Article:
Two chosen cards are set aside while the two black Aces are used to find the red Aces. But it's the black Aces that are found instead. The original black Aces turn into the chosen cards, and the cards set aside become the red Aces.
Secretly cull the two red Aces on top to begin the trick.
1. Begin by saying, "We need two cards. Point to any two." Spread the cards face-up and upjog each card as it's pointed to. As you strip them out of the deck, use the Vernon Add-on to add the red Aces behind them. Turn the deck face-down and deal the top two cards off to the side, out of the way, saying, "We'll come back to those two. Just remember them for now."
2. Continue, saying, "First I want to show you something with the black Aces." Turn the deck face-up again and upjog the black Aces as you come to them. Be sure not to reveal the two chosen cards at the rear of the deck during this process. Close up the spread and strip out the two upjogged Aces, placing them to the rear and keeping a break above them. Now lower your hand, then turn the deck face-down executing the Stripout Reverse Switch (SRS, see the previous chapter).
This leaves the black Aces face-up at the bottom of the deck and the two chosen cards face-down on top of the deck.
3. "We'll put one Ace on the bottom, and leave one on top."
Now you execute a variation of Reinhard Muller's "3 Card Catch."
Take the top card off with the right hand and transfer it to the bottom, buckling the bottom card, so it actually goes second from the bottom. Leave it protruding slightly to the right (Fig.1).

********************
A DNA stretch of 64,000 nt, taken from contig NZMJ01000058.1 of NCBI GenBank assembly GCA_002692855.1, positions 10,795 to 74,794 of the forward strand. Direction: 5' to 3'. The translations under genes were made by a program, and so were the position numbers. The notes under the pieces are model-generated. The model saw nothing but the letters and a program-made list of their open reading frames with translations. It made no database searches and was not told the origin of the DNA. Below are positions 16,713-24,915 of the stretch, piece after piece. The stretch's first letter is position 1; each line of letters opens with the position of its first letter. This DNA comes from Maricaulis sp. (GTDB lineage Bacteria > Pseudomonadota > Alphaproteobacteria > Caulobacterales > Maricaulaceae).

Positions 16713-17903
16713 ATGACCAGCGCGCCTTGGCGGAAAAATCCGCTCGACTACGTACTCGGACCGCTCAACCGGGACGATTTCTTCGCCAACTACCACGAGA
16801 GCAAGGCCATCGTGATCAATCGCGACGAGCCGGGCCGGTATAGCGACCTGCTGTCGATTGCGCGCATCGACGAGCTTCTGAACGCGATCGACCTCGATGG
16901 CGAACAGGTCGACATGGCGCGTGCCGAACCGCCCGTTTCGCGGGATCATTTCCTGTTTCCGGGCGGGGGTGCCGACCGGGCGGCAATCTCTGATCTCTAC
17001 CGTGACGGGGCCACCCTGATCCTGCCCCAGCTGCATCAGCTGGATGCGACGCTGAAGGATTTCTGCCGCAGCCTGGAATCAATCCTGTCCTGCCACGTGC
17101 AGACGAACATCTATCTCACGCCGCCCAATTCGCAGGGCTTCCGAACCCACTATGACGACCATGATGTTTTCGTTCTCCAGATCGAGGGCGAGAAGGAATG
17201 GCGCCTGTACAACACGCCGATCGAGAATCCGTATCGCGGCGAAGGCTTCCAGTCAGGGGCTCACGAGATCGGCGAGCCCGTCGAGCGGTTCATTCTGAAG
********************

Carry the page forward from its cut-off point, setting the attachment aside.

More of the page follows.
"Maybe we'd better put it on the other side where you can see it more easily." Your right hand grasps the deck from above, while the left fingers pull the right-jogged card to the left until it lines up with the card underneath, then pulls
both to the left, until they are sidejogged on the left side (Fig.2). The left hand then grips the cards with the thumb on the top card, and the left fingers on both the pair of cards and the card now on the bottom of the deck.
4. "Watch closely and they'll find the other two Aces." Toss the deck from the left hand to the right and a single face-up black Ace will appear between the two face-down cards. Remark, "That's odd," as your right hand sets the deck aside, then takes the top facedown card off with the face-up black Ace underneath, which it lays on the table.
Your right hand places its face-down card underneath the card(s) in the left hand, then back-spreads the two cards, leaving the other black Ace hidden face-up underneath the top card.
"Watch again," you say, as you take the two-card spread into your right hand and the deck into your left, then pass the two-card spread upwards at the inner right corner of the deck, giving a rushing sound. During this "noisy" movement, spread the top card to the right and the other black Ace will appear (Fig.3). Set it down on the table with the first black Ace.
Note: Reinhard Müller developed this elegant double appearance among many other variations on his classic "3-Card Catch" and described it to us in an E-mail.
5. "Well, if these are the black Aces, these must be..." Turn the two cards over to show the chosen cards.
6. "Then what are these two cards?" Turn the two cards you set aside over to reveal the red Aces. You can now continue with a four Ace trick.
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